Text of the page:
John Hay takeover gets extended TRO
BAGUIO CITY—The developer of Camp John Hay has acquired a second temporary restraining order (TRO) against a government takeover attempt over the former American rest and recreation center.
Baguio Regional Trial Court Judge Mona Lisa Tiongson-Tabora issued a 17-day restraining order in a preliminary conference last Jan. 28, the day the first 72-hour TRO granted to the Fil Estate-led Camp John Hay Development Corp. (CJHDevco) lapsed.
Alfredo Yñiguez III, CJHDevco executive vice president, said he sought a second TRO because of “unimpeachable reports that the Bases Conversion and Development Authority (BCDA) had massed up 300 security guards [at a hotel along Marcos Highway] ready to take over John Hay.”
Reporters proceeded to the hotel but were told the guards were being recruited for a training session.
Tabora’s ruling noted the absence of BCDA lawyers in the preliminary conference last January 28, although summons to the agency was received by BCDA corporate secretary Peter Paul Andrew Flores.
“After a careful consideration of the allegations stated in the urgent petition duly supported by affidavits of petitioner’s witnesses and the arguments propounded by the applicant through its counsel (lawyer Gilbert Raymund Reyes), the court finds that great and possibly irreparable injury might be suffered by the petitioner if the 72-hour TRO, which expires today, is not extended,” Tabora said.
The first TRO was issued by Executive Judge Iluminada Cabato of the Baguio RTC on January 24.
The new TRO prohibits the BCDA, as well as its subsidiary, estate manager John Hay Management Corp., “from committing any act tending to wrest control and/or possession of the property subject of this case or any part thereof including all improvements found therein, from petitioner [CJHDevco] and/or persons claiming rights to the leased property or portions thereof from said petitioner, including any act of forcible entry or forceful occupation and/or [ejection] of said petitioner or its authorized representatives and/or any award of rights in the subject property to a new entity.”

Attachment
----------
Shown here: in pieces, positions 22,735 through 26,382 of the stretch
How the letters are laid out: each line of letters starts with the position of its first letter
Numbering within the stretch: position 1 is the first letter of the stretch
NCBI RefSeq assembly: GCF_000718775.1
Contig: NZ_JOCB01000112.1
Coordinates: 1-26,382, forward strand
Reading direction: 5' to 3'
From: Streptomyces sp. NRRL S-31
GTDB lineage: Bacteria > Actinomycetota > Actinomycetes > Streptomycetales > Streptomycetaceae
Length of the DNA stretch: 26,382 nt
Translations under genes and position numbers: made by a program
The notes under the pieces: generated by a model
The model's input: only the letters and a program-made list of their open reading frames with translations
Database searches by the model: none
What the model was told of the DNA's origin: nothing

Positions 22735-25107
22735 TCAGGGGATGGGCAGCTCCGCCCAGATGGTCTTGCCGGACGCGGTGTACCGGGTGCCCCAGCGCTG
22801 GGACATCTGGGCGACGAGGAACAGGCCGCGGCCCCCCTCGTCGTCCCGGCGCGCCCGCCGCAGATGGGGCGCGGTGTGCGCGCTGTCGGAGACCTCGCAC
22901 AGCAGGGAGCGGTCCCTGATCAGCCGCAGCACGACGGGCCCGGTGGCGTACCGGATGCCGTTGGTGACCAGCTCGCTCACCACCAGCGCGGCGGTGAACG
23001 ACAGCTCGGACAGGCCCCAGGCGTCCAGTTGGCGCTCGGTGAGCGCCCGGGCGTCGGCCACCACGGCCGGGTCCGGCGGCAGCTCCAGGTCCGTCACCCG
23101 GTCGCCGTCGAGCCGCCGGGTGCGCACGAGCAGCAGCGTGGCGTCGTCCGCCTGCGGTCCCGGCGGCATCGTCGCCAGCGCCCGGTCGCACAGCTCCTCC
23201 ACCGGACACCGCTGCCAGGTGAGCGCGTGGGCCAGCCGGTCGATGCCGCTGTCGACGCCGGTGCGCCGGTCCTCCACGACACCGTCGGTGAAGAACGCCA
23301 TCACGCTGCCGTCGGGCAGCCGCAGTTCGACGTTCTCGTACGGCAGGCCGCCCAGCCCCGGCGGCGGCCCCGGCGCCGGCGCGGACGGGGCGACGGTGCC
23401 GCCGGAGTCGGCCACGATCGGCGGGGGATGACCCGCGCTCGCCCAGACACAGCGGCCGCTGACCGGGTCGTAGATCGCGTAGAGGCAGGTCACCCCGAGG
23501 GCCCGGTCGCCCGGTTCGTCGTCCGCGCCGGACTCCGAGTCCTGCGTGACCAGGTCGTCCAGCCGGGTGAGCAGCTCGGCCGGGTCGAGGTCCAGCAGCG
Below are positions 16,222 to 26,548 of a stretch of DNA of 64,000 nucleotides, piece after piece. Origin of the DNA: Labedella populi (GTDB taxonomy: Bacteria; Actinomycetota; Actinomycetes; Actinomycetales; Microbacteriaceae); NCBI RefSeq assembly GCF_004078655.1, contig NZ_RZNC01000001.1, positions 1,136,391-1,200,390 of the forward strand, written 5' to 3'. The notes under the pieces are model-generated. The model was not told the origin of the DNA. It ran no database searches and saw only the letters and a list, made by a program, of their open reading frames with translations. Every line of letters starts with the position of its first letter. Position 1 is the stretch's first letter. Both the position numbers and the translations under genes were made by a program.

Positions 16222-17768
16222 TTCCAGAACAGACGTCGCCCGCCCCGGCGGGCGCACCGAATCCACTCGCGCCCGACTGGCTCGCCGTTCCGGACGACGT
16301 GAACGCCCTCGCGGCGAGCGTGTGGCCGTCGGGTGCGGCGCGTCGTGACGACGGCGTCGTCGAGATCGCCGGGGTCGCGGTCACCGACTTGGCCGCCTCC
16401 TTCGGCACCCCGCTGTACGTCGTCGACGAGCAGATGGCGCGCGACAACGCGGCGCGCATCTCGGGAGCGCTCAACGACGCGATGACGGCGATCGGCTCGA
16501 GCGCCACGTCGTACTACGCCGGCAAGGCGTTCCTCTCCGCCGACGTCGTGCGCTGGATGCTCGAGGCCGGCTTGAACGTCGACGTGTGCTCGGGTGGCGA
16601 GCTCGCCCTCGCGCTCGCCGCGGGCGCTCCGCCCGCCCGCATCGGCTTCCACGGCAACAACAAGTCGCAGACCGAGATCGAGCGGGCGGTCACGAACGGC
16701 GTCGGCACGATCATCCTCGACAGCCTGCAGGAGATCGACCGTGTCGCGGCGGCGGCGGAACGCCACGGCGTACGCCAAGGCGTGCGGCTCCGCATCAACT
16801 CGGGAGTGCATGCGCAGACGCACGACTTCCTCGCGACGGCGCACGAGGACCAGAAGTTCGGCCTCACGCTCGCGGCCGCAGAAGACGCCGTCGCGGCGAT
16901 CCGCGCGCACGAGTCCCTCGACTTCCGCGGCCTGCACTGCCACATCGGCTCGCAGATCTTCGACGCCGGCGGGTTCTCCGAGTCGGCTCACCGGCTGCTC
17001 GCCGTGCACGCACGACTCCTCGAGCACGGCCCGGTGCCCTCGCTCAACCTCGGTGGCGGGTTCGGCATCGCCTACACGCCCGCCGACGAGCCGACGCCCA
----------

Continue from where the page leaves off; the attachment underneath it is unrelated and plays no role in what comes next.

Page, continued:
An Inquirer check at Camp John Hay last January 28 showed that armed security guards were stationed around two hotels, The Manor and The Suites, which the BCDA was supposed to have targeted for repossession.
On January 29, the number of security guards around the CJHDevco hotels had been reduced, although guards continued to inspect all vehicles entering the hotels’ compound.
Arnel Paciano Casanova, BCDA president, complained about this development in BCDA’s tussle with the developer.
“We are surprised at the haste [by which] such TRO was [released] considering that BCDA was not even heard and the allegations are completely baseless,” said Casanova, a lawyer.
BCDA has been collecting up to P3 billion in rentals and interest, but CJHDevco said the government violated terms of a contract that led to huge losses on the part of the developer. Vincent Cabreza, Inquirer Northern Luzon